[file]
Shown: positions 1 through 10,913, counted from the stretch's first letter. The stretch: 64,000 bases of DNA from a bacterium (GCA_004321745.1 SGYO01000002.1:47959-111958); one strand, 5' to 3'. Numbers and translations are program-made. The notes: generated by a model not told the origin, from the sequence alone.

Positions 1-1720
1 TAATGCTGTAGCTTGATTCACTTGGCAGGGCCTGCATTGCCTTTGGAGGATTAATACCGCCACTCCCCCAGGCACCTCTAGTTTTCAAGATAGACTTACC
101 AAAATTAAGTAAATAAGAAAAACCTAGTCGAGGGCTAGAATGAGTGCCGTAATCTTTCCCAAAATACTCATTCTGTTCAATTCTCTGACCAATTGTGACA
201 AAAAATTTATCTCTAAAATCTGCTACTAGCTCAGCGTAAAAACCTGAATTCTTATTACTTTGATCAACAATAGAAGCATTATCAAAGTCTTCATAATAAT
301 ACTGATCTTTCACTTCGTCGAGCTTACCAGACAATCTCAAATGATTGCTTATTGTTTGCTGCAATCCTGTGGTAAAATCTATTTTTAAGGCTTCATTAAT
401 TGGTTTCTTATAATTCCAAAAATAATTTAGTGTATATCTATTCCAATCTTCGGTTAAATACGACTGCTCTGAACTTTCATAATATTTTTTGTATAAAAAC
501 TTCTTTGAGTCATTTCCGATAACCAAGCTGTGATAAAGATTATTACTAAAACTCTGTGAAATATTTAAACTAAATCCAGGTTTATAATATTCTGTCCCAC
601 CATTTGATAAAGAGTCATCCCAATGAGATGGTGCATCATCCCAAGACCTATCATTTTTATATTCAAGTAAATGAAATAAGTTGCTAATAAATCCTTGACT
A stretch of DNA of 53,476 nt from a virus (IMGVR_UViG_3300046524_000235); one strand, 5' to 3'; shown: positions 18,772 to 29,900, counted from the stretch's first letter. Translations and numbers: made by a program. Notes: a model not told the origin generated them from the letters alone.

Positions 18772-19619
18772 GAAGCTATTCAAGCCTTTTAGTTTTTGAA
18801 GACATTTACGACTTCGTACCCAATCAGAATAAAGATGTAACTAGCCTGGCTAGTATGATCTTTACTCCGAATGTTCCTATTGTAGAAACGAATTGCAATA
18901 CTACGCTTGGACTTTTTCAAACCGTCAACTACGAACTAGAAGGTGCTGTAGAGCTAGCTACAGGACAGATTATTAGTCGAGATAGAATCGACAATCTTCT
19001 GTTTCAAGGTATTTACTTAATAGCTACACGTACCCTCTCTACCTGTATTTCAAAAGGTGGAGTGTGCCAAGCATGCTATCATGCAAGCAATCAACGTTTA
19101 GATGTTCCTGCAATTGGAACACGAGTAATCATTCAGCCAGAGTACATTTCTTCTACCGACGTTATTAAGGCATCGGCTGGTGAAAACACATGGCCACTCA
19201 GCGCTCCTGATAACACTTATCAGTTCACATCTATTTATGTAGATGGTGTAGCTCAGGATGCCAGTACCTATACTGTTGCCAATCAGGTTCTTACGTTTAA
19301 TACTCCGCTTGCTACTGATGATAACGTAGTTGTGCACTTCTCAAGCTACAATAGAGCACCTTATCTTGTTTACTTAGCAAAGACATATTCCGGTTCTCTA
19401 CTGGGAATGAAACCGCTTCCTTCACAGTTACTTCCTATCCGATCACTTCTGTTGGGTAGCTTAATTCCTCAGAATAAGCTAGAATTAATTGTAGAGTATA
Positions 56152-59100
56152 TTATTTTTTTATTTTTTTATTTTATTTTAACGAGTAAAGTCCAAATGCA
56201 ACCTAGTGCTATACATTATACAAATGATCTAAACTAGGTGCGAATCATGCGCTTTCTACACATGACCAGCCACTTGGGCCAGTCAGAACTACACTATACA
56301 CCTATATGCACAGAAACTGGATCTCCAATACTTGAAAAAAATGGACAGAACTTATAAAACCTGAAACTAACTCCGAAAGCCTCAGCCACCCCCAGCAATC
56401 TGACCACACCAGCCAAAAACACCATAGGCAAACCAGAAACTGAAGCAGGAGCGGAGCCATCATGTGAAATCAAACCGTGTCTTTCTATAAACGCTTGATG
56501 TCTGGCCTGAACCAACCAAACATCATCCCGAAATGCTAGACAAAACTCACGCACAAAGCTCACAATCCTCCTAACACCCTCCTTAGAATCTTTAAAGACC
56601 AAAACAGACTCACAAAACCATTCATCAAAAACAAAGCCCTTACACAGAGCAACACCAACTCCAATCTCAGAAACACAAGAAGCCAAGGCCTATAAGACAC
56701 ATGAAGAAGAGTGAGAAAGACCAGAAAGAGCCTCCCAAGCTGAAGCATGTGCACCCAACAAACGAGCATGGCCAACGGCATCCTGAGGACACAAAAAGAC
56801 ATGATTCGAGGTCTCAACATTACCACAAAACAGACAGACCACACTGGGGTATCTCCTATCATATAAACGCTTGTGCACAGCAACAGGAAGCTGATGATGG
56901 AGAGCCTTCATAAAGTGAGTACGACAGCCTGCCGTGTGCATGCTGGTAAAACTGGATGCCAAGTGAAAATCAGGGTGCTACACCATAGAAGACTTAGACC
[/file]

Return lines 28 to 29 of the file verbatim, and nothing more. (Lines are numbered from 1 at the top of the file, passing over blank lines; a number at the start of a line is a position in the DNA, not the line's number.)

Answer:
56801 ATGATTCGAGGTCTCAACATTACCACAAAACAGACAGACCACACTGGGGTATCTCCTATCATATAAACGCTTGTGCACAGCAACAGGAAGCTGATGATGG
56901 AGAGCCTTCATAAAGTGAGTACGACAGCCTGCCGTGTGCATGCTGGTAAAACTGGATGCCAAGTGAAAATCAGGGTGCTACACCATAGAAGACTTAGACC